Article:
Today the Church celebrates the birth of the predecessor of Our Lord, St. John the Baptist.
There is so much to say about St. John!
He was the herald of the good news of the Savior’s impending arrival! His mother, St. Elizabeth, was the cousin of the Morning Star – Our Lady, the Blessed Virgin Mary.
When Mary came to assist Elizabeth in the last three months of her pregnancy with St. John, St. John leaped in his mother’s womb in the presence of his cousin, Our Lord, in the womb of His mother, Mary!
The Catholic Church teaches that this was the moment of St. John’s sanctification in the womb.
Our Lady, we are taught, was conceived without original sin, but we are taught that St. John, unlike any other creature save Our Lady and St. Joseph, was born without original sin through this meeting of Our Lord prior to both of their births.
So…what am I getting at?
Today is a feast (actually a solemnity) – our family celebrated by going out for a very decadent breakfast this morning, and we’re off soon to make a Holy Hour in front of the Blessed Sacrament to close our day…
…but ALSO what I’m getting at is something I discovered about nature last year, and how my Faith plays a role in it.
About this time last year we were watching an Australian television show called McLeod’s Daughters. It’s about some women who run a sheep/cattle ranch in the Outback. They were dealing with a problem of St. John’s Wort growing in their pastures, and I was trying to remember back to vet school why St. John’s wort in one’s pasture was a problem. I looked up the plant, and sure enough I thought to myself, as I looked at the photo of the plant, “I think I saw that flower down by the garden yesterday!”
I walked down to the garden the next morning and yes – there was the plant – and it was growing all over the place in the lot adjacent to ours!
St. John’s wort is a plant that is used medicinally by many herbalists to treat depression. It can be toxic to livestock (causes photosensitivity, among other things, resulting in sunburn and can even cause death), though, and it is considered an invasive species. I don’t think we’re going to be able to get rid of it, though – and I don’t think our sheep are suffering depression or are in need of a quick tan, so we’ll probably be avoiding feeding it to them any time soon!BUT – the really cool thing (to me, as a Catholic) is that St. John’s wort got it’s name because it blooms around the time of St. John the Baptist’s feast day – today! How cool is that?!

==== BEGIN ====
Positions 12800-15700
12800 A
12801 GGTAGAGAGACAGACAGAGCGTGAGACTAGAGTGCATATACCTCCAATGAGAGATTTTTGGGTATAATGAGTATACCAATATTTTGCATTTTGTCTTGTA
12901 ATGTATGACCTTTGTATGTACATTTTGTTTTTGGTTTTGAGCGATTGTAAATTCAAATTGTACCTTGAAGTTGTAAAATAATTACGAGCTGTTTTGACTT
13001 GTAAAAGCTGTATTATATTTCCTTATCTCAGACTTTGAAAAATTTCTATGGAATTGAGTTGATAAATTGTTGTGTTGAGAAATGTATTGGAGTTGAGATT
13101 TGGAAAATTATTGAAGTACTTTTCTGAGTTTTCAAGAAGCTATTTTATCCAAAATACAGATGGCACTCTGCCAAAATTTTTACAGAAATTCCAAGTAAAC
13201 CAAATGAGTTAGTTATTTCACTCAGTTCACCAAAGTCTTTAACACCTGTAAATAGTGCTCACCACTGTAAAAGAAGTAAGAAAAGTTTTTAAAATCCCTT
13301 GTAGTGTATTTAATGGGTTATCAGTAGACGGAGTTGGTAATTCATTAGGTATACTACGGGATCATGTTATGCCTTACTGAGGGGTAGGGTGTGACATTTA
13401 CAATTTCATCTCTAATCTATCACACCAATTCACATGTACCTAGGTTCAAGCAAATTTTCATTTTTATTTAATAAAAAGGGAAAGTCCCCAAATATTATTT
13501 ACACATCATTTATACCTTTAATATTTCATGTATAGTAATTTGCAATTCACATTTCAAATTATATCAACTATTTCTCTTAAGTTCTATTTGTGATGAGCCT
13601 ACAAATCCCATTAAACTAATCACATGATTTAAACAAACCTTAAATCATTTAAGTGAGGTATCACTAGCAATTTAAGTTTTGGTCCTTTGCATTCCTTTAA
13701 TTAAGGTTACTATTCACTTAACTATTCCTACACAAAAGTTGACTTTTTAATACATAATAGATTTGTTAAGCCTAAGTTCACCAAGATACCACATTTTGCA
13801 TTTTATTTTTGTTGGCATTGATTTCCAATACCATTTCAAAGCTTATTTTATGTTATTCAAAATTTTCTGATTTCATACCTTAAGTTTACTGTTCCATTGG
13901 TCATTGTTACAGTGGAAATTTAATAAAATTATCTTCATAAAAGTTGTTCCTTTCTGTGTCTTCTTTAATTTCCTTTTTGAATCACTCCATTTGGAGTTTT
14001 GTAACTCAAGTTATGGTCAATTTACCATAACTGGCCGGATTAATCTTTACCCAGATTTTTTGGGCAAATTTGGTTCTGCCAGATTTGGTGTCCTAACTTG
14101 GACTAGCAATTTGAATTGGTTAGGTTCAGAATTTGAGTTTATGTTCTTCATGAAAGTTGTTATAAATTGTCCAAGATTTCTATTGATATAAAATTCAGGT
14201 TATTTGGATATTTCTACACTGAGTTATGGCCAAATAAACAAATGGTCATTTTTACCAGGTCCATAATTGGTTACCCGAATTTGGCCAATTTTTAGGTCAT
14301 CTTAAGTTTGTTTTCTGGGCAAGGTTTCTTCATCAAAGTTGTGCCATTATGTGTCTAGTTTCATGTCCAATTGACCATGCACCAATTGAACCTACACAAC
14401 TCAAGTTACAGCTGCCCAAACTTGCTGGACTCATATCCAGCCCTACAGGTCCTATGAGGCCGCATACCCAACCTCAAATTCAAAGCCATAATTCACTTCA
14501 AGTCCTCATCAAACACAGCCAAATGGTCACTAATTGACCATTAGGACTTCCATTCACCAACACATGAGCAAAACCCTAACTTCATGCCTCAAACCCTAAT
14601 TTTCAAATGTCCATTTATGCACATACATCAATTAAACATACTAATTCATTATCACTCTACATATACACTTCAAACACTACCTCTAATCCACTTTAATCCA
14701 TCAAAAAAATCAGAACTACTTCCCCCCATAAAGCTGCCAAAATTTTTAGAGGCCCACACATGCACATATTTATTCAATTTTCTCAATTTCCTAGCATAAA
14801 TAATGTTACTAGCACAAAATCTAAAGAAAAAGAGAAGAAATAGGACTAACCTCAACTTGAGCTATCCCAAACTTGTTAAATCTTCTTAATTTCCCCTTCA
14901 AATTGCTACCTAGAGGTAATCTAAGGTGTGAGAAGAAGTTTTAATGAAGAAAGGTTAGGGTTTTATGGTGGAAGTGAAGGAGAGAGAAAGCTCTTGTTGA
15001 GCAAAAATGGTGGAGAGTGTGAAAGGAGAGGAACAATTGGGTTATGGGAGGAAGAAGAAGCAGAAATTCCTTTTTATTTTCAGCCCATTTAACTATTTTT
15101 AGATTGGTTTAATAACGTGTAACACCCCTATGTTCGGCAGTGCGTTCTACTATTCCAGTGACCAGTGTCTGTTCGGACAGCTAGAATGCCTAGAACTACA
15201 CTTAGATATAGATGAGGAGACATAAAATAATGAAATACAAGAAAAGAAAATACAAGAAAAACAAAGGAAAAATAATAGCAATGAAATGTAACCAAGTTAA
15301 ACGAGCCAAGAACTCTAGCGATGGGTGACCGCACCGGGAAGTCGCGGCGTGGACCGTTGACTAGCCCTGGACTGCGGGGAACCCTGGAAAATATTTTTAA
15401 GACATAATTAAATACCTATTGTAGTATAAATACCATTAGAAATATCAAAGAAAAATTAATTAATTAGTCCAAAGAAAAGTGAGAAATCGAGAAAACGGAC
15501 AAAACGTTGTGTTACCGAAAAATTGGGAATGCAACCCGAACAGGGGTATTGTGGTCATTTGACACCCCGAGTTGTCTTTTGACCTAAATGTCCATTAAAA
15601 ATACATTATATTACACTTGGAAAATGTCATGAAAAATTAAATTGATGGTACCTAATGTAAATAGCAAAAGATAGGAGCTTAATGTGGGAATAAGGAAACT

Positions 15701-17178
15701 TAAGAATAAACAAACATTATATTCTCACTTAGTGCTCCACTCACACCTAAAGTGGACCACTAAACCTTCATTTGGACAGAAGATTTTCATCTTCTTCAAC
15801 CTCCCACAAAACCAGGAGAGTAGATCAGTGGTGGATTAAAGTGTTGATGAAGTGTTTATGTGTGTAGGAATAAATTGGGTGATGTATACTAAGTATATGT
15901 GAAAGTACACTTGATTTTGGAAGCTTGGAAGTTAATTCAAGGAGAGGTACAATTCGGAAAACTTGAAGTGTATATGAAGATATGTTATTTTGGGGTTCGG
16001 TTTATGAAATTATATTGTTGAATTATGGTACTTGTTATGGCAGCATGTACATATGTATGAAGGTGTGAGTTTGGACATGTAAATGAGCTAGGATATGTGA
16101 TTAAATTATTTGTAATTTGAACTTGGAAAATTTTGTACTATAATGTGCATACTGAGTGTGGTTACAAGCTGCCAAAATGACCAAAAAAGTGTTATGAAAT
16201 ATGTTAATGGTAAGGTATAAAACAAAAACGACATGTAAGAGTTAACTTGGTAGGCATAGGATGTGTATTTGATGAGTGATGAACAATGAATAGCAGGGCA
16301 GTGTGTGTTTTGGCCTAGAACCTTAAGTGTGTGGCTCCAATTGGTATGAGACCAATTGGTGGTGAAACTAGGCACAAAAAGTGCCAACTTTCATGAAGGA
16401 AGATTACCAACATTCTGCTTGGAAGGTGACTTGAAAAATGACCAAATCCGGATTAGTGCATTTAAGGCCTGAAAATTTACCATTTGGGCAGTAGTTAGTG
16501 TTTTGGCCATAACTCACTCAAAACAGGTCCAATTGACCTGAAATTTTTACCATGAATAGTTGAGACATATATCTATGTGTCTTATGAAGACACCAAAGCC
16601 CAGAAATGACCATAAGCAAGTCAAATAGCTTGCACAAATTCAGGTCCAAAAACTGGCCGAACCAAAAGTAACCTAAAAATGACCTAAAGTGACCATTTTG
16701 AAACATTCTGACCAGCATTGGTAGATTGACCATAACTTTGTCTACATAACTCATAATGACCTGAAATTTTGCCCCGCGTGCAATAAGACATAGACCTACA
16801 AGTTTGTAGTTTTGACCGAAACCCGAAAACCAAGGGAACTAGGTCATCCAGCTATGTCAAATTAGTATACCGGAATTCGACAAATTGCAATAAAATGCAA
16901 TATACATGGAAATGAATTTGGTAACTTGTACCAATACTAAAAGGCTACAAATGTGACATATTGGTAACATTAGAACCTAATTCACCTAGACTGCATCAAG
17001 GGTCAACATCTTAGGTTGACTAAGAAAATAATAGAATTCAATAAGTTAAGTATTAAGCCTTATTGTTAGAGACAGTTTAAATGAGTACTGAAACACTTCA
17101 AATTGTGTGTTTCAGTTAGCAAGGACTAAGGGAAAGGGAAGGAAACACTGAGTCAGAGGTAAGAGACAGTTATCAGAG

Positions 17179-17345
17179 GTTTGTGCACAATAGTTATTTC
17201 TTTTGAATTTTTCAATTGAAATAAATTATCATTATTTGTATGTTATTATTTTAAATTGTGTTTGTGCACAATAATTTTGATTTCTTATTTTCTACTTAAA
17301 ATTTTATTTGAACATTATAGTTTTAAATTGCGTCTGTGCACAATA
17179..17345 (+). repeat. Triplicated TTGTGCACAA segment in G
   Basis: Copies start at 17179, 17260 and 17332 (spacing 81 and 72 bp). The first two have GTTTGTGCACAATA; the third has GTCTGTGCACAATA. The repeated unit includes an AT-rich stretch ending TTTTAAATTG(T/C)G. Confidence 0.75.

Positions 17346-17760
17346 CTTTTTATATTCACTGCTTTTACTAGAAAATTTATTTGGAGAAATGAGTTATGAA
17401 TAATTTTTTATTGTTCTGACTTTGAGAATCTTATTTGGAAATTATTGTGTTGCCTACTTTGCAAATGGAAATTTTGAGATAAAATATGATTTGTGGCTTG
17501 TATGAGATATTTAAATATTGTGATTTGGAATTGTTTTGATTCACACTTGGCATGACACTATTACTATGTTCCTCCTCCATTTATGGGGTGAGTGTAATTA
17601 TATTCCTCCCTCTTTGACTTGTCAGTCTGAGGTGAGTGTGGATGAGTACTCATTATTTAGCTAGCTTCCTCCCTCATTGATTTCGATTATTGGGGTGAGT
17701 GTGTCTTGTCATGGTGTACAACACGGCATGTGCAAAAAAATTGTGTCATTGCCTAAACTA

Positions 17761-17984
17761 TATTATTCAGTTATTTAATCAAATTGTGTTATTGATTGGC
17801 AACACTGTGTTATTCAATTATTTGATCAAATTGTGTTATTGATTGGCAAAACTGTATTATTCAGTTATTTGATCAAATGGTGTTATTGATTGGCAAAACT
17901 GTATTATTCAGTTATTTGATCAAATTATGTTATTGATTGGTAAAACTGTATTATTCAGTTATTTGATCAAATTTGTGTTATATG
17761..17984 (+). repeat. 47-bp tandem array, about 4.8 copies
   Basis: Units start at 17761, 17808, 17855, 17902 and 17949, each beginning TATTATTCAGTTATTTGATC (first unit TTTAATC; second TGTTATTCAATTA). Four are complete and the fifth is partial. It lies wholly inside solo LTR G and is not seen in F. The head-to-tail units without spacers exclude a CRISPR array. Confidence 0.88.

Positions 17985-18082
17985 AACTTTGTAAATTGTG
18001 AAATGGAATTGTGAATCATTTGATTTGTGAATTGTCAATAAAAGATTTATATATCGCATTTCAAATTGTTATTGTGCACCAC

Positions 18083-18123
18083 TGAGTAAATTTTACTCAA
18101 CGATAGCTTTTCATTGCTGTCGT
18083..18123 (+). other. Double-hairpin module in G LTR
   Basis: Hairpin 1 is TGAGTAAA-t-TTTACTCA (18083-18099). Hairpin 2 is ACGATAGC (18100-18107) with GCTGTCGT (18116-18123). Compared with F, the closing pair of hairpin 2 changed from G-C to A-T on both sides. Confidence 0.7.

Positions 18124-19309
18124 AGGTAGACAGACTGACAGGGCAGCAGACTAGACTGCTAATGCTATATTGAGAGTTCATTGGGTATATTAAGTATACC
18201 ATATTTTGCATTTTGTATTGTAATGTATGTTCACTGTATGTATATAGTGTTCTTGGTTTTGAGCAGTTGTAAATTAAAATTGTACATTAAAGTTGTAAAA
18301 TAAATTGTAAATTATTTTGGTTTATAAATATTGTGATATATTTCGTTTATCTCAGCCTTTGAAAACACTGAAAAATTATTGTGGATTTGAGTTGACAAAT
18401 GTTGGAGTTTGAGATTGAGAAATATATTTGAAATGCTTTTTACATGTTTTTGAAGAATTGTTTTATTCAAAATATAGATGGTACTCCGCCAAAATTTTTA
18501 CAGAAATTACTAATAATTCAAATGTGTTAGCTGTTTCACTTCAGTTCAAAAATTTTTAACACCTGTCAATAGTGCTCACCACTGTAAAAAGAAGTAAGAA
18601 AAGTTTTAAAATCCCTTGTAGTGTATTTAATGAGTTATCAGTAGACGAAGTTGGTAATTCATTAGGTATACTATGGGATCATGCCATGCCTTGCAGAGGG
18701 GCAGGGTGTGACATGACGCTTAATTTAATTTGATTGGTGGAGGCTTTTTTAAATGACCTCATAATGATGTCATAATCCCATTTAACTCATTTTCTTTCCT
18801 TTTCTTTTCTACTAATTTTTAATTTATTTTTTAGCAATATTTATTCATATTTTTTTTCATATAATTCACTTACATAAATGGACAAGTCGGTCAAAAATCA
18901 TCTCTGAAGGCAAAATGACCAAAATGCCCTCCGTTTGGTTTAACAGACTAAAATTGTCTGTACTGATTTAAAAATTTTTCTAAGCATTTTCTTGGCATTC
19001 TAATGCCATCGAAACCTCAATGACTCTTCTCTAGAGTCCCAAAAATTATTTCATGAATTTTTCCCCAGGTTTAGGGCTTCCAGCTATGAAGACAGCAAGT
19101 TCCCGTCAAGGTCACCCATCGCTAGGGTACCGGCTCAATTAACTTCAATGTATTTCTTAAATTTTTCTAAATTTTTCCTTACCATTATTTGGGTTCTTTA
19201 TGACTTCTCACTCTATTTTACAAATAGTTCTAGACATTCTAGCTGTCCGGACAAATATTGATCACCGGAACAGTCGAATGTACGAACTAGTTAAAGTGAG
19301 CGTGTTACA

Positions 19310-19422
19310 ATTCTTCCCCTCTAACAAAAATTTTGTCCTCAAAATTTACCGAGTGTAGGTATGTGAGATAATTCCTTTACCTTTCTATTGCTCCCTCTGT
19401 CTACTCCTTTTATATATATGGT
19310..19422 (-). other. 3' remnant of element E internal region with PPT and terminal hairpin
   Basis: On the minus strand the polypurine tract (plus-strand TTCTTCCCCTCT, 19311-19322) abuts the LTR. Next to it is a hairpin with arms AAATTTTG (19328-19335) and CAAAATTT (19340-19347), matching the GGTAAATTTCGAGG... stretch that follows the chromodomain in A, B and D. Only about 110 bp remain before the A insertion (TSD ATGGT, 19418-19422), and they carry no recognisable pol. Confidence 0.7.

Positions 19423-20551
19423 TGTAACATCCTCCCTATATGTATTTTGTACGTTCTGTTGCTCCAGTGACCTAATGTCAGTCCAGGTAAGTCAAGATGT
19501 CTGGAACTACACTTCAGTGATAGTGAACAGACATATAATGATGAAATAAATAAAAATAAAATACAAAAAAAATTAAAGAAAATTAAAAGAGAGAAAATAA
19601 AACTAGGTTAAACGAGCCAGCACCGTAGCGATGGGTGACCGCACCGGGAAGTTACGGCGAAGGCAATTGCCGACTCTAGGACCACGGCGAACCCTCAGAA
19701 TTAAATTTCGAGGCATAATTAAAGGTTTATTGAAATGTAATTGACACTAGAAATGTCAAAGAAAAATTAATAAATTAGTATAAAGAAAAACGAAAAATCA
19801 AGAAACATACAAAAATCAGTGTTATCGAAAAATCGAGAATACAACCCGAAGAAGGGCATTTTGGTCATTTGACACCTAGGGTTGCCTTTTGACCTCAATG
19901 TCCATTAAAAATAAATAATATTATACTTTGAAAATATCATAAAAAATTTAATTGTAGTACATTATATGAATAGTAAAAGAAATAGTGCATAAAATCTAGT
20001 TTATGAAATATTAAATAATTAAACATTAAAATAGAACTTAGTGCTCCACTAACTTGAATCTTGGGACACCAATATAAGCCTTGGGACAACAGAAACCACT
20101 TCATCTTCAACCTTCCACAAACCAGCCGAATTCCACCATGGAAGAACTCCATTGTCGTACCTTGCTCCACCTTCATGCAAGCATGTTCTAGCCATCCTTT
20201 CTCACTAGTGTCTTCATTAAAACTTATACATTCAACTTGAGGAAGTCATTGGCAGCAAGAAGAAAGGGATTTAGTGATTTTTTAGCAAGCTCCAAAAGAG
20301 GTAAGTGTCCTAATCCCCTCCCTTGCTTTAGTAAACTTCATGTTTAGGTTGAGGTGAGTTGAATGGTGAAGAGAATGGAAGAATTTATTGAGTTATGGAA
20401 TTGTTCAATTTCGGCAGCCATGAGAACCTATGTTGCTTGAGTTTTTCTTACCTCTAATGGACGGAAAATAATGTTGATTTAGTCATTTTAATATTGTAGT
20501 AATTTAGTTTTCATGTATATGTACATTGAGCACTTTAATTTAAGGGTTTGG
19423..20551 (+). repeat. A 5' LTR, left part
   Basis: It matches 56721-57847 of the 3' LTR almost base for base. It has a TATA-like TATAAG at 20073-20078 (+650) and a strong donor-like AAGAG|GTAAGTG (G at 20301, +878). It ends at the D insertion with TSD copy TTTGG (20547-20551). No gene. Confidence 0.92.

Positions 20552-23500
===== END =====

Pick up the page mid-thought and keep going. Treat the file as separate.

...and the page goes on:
Forgive me, but I get kind of excited when my faith has an influence in naming plants! And when nature reminds us of our Christian Faith…it’s a good thing!
Happy Solemnity of the Nativity of St. John the Baptist! And if you find yourself a bit down in the dumps, give us a call and we’ll send you a care package of yellow happy flowers!
Hymn from Vespers
The great forerunner of the morn,
The herald of the Word, is born;
And faithful hearts shall never fail
With thanks and priase his light to hail.
With heavenly message Gabriel came
That John should be that herald’s name,
And with prophetic utterance told
His actions great and manifold.
John, still unborn, yet gave aright
His witness to the coming light;
And Christ, the Sun of all the earth,
Fulfilled that witness at his birth.
Of woman-born shall never be
A greater prophet than was he,
Whose mighty deeds exalt his fame
To greater than a prophet’s name.
All praise to God the Father be,
All praise, eternal Son, to thee,
Whom with the Spirit we adore
For ever and for evermore.